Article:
New South Wales work health and safety regulatory body, WorkCover, is no longer as we know it. A new organisation has been introduced named Insurance and Care NSW, also known as icare. icare was created as a result of the recent introduction of the State Insurance and Care Governance Act 2015.
It is important for all employers to recognise that work health and safety and its legal obligations are always changing. Not only that, but each state and territory has different regulatory bodies and also follows different laws and policies.
Who is in charge in your state?
New South Wales (NSW)
There are three regulatory bodies SafeWork NSW, Insurance and Care NSW (icare) and State Insurance Regulatory Authority (SIRA). The State Insurance and Care Governance Act 2015 is the Act in which this body follows.
The regulatory body is WorkCover Queensland which was formerly known as Q-COMP. Work Health and Safety Act 2011 is the Act in which the body follows.
South Australia (SA)
Northern Territory (NT)
The regulatory body is NT WorkSafe. The Work Health and Safety Act 2011 is the Act in which this body follows.
The regulatory body is Worksafe Tasmania and WorkCover Tasmania. The Work Health and Safety Act 2012 is the act which this body follows.
Australian Capital Territory (ACT)
The regulatory body is WorkSafe ACT. The Work Health and Safety Act 2011 is the act which this body follows.
Western Australia (WA)
The regulatory body is WorkSafe and WorkCover WA. The Occupational Safety and Health Act 1984 is the Act which this body follows.
The regulatory bodies include WorkCover and WorkSafe. The Occupational Safety and Health Act 2004 is the Act which this body follows.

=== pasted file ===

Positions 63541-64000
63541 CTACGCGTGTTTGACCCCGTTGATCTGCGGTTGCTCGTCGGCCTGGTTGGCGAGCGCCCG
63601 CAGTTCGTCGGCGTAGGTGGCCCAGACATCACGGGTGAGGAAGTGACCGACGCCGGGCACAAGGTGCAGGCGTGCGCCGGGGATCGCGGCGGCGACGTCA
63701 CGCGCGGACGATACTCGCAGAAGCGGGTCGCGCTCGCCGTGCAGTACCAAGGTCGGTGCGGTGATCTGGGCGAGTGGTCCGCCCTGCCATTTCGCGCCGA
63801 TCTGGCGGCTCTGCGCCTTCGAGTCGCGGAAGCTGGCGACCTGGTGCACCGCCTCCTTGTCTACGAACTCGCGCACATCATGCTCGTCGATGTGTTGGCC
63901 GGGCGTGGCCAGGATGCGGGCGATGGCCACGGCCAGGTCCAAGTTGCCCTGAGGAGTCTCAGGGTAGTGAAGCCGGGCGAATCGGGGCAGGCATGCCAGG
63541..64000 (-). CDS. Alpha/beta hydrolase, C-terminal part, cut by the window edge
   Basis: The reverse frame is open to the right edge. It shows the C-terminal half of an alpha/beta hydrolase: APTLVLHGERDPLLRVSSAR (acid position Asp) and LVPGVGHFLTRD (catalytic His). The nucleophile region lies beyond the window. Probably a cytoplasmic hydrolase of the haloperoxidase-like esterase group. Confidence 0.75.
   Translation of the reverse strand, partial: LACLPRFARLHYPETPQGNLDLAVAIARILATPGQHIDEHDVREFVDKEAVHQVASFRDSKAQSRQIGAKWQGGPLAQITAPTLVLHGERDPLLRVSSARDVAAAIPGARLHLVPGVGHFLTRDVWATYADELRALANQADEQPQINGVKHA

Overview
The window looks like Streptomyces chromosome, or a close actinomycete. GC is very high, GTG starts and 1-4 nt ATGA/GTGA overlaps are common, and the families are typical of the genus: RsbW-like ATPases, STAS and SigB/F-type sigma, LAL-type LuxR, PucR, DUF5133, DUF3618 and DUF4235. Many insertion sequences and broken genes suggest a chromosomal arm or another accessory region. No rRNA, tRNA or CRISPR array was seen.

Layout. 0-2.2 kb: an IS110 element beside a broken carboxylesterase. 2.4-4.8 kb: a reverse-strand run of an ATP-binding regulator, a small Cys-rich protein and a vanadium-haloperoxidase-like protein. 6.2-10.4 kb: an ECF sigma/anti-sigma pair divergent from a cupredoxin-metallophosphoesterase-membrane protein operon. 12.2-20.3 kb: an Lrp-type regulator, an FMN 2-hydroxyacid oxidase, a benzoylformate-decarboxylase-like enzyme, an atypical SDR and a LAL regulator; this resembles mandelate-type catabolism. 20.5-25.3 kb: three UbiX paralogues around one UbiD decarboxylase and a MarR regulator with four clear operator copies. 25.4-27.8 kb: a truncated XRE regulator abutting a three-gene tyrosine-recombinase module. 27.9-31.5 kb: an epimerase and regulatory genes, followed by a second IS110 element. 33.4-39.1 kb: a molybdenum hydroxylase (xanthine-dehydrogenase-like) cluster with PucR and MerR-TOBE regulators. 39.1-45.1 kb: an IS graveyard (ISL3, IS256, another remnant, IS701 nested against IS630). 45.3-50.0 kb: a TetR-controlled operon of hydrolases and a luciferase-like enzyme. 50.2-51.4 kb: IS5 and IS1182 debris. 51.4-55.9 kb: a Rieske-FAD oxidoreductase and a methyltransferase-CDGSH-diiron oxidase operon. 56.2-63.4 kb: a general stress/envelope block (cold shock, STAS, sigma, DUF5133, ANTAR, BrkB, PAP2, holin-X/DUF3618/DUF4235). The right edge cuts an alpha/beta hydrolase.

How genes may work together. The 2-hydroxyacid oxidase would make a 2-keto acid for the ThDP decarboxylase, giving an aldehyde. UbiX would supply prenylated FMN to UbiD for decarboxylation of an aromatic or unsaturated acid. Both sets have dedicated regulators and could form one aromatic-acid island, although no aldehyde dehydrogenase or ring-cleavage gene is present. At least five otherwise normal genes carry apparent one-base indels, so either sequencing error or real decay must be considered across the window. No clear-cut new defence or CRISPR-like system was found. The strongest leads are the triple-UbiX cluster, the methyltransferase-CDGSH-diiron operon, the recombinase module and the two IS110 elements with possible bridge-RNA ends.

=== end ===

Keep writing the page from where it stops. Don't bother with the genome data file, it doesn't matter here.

Each regulatory body is responsible for enforcing health and safety laws and to protect the health and safety of all workers in Australia. With a strong common goal across the country, it is hard for employers when each state remains separated by different acts.
WA and Vic are considered to be the outliers, as their act focuses on occupational health and safety where penalties applied for breaches are less severe yet are more specific in terms of who health and safety responsibilities apply to. Whereas in other states the person conducting a business or undertaking (PCBU) has the onus of safety responsibilities within a business. A PCBU could be a number of people within the business, not solely the owner or employer.
In WA, economic ties to mining mean that their act aims to protect this industry. Vic’s differentiation has more of a political stance and generally has different views to other states and territories.
The consequences for breaching acts is different across each state. Compensation, remedies as well as penalties and jail times are different state by state. All employers need to be wary of this especially, if they have workers around the country and/or operating businesses that could be covered by different laws.
If you are a business owner, employer or PCBU and you have questions referring to your workplace obligations and health and safety laws, call Employsure today. Employsure can support your business and protect you nationwide even if you have multiple sites in different states or territories.
Call Employsure today on 1300 651 415 to find out how we can help you to meet your work health and safety obligations and ensure that your workplace is fair and safe.